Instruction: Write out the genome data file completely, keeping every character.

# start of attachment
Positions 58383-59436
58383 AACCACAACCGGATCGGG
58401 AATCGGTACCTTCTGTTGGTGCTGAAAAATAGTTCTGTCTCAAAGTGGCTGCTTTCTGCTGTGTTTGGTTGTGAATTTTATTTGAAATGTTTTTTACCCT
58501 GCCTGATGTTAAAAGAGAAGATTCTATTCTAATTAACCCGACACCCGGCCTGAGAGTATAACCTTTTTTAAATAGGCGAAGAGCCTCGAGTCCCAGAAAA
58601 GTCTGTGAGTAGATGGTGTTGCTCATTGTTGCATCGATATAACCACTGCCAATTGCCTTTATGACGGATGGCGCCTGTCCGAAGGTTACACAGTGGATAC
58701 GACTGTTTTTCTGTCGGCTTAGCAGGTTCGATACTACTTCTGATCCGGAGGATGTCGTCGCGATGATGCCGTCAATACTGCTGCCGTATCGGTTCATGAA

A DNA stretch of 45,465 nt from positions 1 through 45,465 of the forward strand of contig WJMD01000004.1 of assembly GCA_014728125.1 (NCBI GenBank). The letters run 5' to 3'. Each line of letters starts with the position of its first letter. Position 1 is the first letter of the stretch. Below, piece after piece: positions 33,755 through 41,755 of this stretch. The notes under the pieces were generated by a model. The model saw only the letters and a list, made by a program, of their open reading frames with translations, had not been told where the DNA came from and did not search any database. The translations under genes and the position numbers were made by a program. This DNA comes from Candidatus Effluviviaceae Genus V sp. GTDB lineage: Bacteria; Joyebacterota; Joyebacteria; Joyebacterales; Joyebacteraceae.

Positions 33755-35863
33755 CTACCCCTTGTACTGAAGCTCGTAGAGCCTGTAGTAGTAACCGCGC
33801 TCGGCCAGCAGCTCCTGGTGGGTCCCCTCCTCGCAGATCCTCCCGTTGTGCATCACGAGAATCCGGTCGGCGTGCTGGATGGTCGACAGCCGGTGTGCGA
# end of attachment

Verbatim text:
Positions 58383-59436
58383 AACCACAACCGGATCGGG
58401 AATCGGTACCTTCTGTTGGTGCTGAAAAATAGTTCTGTCTCAAAGTGGCTGCTTTCTGCTGTGTTTGGTTGTGAATTTTATTTGAAATGTTTTTTACCCT
58501 GCCTGATGTTAAAAGAGAAGATTCTATTCTAATTAACCCGACACCCGGCCTGAGAGTATAACCTTTTTTAAATAGGCGAAGAGCCTCGAGTCCCAGAAAA
58601 GTCTGTGAGTAGATGGTGTTGCTCATTGTTGCATCGATATAACCACTGCCAATTGCCTTTATGACGGATGGCGCCTGTCCGAAGGTTACACAGTGGATAC
58701 GACTGTTTTTCTGTCGGCTTAGCAGGTTCGATACTACTTCTGATCCGGAGGATGTCGTCGCGATGATGCCGTCAATACTGCTGCCGTATCGGTTCATGAA

A DNA stretch of 45,465 nt from positions 1 through 45,465 of the forward strand of contig WJMD01000004.1 of assembly GCA_014728125.1 (NCBI GenBank). The letters run 5' to 3'. Each line of letters starts with the position of its first letter. Position 1 is the first letter of the stretch. Below, piece after piece: positions 33,755 through 41,755 of this stretch. The notes under the pieces were generated by a model. The model saw only the letters and a list, made by a program, of their open reading frames with translations, had not been told where the DNA came from and did not search any database. The translations under genes and the position numbers were made by a program. This DNA comes from Candidatus Effluviviaceae Genus V sp. GTDB lineage: Bacteria; Joyebacterota; Joyebacteria; Joyebacterales; Joyebacteraceae.

Positions 33755-35863
33755 CTACCCCTTGTACTGAAGCTCGTAGAGCCTGTAGTAGTAACCGCGC
33801 TCGGCCAGCAGCTCCTGGTGGGTCCCCTCCTCGCAGATCCTCCCGTTGTGCATCACGAGAATCCGGTCGGCGTGCTGGATGGTCGACAGCCGGTGTGCGA